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Justice News

Department of Justice
U.S. Attorney’s Office
Central District of California

FOR IMMEDIATE RELEASE
Thursday, October 29, 2020

U.S. Attorneys in California Join District Attorneys to Help Victims of Domestic Violence During the COVID-19 Pandemic

         LOS ANGELES – Three of the California United States Attorneys today joined the District Attorneys for four California counties to launch an online outreach campaign to help victims of domestic violence during the COVID-19 pandemic.

         “Domestic violence can be solved only by continuing to work effectively with our local partners,” said United States Attorney Nick Hanna, who is a member of the Justice Department’s Domestic Violence Working Group. “We owe victims and their families our best efforts; we owe it to their children and to the broader community as well.”

         The outreach campaign was announced this afternoon in a virtual press conference by U.S. Attorney Hanna, Ventura County District Attorney Gregory Totten, U.S. Attorney McGregor Scott in Sacramento, U.S. Attorney Robert Brewer in San Diego, San Diego County District Attorney Summer Stephan, Sacramento County District Attorney Anne Marie Schubert, Alameda County District Attorney Nancy O’Malley. These law enforcement officials were joined by Daphne Young, the Chief Communications Officer for Childhelp, a national nonprofit organization aiding victims of child abuse.

         The outreach campaign was created to combat an unintended consequence of COVID-19 public health measures – an alarming rise in domestic violence with victims trapped at home with their abusers under increasing stress. The National Domestic Violence Hotline has reported an increase in contacts to the hotline during COVID-19. Reports show that physicians are treating more domestic violence injuries and that these injuries are more severe. According to the CDC, roughly 1 in 6 homicide victims are killed by an intimate partner. Research further shows that abusers with a gun in the home are five times more likely to kill their partners than abusers who don’t have access to a firearm.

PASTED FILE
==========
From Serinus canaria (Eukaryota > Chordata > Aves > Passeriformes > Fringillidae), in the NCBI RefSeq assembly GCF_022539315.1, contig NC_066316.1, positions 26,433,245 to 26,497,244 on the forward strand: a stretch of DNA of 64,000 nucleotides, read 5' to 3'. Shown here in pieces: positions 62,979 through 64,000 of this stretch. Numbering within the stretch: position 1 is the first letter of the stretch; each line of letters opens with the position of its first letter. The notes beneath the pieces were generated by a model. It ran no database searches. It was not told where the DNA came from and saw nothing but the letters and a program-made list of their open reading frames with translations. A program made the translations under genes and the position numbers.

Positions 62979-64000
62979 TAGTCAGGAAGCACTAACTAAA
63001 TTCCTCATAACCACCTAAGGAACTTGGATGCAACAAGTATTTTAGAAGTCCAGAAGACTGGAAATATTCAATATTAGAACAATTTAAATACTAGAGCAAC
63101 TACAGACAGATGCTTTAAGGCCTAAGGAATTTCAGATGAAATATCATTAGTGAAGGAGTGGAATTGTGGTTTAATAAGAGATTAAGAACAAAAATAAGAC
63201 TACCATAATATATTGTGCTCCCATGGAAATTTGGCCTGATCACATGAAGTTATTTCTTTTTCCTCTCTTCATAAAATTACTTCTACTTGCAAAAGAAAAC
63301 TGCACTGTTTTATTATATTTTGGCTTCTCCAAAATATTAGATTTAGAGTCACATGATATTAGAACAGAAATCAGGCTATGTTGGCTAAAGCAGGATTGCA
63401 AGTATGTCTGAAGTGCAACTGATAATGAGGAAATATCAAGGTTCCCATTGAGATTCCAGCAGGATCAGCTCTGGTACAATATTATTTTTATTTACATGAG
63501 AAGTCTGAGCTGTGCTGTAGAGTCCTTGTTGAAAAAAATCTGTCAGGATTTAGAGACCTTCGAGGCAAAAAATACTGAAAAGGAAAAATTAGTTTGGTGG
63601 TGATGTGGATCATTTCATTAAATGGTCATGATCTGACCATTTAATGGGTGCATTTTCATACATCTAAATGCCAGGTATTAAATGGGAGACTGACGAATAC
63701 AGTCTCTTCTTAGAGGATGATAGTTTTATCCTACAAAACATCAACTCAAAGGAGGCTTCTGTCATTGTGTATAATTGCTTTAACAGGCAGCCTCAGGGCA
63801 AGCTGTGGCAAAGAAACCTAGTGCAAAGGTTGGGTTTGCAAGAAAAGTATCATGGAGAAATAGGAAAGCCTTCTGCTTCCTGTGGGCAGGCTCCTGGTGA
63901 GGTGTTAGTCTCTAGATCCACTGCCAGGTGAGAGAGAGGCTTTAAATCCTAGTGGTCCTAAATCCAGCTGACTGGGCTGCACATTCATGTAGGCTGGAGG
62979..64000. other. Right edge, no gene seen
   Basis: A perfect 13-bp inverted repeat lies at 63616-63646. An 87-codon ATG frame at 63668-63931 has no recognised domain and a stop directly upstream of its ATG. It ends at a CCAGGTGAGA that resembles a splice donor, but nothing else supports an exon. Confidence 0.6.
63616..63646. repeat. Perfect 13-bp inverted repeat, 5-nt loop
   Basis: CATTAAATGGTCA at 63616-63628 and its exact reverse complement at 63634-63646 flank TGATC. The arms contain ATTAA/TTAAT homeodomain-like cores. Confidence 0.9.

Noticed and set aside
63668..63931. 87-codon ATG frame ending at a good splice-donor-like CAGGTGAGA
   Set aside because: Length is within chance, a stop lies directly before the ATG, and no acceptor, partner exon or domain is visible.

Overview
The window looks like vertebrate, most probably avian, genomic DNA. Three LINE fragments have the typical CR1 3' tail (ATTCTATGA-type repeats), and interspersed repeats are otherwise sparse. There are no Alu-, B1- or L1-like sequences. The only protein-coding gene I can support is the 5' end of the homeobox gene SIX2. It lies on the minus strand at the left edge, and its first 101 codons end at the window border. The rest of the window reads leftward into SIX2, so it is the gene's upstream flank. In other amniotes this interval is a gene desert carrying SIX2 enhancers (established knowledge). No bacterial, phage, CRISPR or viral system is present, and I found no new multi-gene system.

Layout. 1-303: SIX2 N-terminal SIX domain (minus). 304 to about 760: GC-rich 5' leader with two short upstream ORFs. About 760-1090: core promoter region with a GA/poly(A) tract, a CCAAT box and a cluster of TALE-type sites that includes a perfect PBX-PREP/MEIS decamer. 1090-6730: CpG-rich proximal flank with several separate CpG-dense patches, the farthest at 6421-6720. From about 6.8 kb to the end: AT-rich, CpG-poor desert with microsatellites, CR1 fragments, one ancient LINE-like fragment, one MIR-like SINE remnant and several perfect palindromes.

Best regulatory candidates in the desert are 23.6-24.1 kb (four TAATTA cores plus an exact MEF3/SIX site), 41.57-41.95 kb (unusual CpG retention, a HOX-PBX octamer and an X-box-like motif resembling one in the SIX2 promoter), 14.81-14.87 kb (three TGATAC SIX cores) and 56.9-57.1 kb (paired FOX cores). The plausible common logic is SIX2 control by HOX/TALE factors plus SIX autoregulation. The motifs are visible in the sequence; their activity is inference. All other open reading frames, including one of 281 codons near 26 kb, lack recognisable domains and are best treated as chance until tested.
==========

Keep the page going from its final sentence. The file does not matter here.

Under federal law, individuals with domestic violence misdemeanor and felony convictions, as well as individuals subject to domestic violence protective orders, are prohibited from possessing firearms. Earlier this month, the Department of Justice announced it has charged more than 500 domestic violence cases involving firearms during the 2020 Fiscal Year.

         The campaign includes a video public service announcement and public awareness messages posted on Facebook, Twitter and other social media platforms with a new post made each day for one week. The posts provide information for victims with resources – such as 24-hour hotlines – vital to reporting abuse. The posts also provide tips for concerned friends, relatives and educators on how they can help victims of abuse.

Topic(s): 
Community Outreach
Contact: 
Thom Mrozek Director of Media Relations United States Attorney’s Office thom.mrozek@usdoj.gov (213) 894-6947
Press Release Number: 
20-214
Updated October 29, 2020